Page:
The author develops four categories to better examine the plurality of voices and positions toward notions of racial democracy, and these categories are crucial to the way she has constructed her argument. In the introduction, Graham openly avoids normative definitions of what democracy is or should be, showing the 1920s as a period of a major shift in racial activism and consciousness. The Brazilian Black press in particular challenged current notions of democracy that overtly ignored the roles of Black people in the nation’s history. In the same vein, Black people in the post-WWI United States questioned the absence of the racial query in international and domestic affairs. The social transformations of the decade were a distinct manifestation of the demarginalization of Black culture and the incorporation of racial issues in the discussion about the meaning of democracy in the following decade.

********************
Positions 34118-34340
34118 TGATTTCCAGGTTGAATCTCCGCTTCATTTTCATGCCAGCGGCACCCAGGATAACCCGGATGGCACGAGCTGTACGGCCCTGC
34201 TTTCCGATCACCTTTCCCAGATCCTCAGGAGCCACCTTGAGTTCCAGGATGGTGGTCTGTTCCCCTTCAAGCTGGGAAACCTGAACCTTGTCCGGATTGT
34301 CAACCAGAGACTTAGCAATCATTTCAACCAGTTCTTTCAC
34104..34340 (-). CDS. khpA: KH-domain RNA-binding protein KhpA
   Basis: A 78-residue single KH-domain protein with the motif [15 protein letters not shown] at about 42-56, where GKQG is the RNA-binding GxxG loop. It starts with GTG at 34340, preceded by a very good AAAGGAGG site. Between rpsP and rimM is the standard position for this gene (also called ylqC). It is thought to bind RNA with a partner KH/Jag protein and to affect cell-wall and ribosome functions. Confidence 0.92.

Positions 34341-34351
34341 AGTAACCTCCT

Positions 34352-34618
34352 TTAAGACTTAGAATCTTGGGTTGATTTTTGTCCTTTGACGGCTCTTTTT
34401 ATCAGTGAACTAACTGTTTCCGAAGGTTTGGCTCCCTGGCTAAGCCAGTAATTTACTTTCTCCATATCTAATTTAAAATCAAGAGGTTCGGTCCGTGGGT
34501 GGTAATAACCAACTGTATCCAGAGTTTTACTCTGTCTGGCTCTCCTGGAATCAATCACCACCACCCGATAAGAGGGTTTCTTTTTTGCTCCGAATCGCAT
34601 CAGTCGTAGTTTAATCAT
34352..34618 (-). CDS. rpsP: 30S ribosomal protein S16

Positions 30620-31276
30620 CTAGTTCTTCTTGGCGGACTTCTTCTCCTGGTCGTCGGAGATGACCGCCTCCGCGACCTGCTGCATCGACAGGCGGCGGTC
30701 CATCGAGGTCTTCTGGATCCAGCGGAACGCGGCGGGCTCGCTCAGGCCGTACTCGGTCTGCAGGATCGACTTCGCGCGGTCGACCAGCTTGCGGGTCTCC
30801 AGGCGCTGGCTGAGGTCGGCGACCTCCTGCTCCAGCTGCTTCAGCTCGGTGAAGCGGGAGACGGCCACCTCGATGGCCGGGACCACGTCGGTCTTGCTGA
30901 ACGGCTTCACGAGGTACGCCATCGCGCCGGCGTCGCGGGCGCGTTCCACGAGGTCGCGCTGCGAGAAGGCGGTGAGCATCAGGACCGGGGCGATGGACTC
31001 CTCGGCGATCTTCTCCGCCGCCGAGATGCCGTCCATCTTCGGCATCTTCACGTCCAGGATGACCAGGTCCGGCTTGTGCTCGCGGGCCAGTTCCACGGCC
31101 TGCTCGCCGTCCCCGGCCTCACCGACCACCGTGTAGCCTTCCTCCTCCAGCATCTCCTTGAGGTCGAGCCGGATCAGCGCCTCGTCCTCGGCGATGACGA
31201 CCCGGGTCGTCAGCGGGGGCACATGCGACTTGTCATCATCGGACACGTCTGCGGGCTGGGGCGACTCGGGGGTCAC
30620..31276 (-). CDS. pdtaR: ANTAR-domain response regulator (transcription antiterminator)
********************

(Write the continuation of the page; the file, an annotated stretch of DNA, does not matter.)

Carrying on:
In the first chapters, Graham outlines how communists, anticommunists, and fascists advanced narratives shaping notions of racial democracy, simultaneously challenging the meaning of democracy. The author analyzes how the Comintern created a racially conscious political agenda that generated awareness of racial injustice worldwide. In both countries, Communist Parties became part of an interracial movement that fought racial injustice. Race became a staple entangled with ideas of political, social, and economic democracy. The author does a great job analyzing how the Comintern navigated the complexities of competing discourses on race in both countries forwarded by several groups. Organizations such as the NAACP, Marcus Garvey's Universal Negro Improvement Association, the Pan African Congress, Black churches, and the Brazilian Black Front, among others, were characterized by the communists as bourgeois and counterrevolutionary and a threat to the communist political agenda. The author highlights the routes of solidarity this approach stimulated. The Scottsboro Nine and Luís Carlos Prestes’s political trajectory were portrayed in the press as examples of communism and international anti-racial struggle, becoming “causes célèbres and opportunities to portray communist racial democracy as integral to a powerful international movement” (p. 68).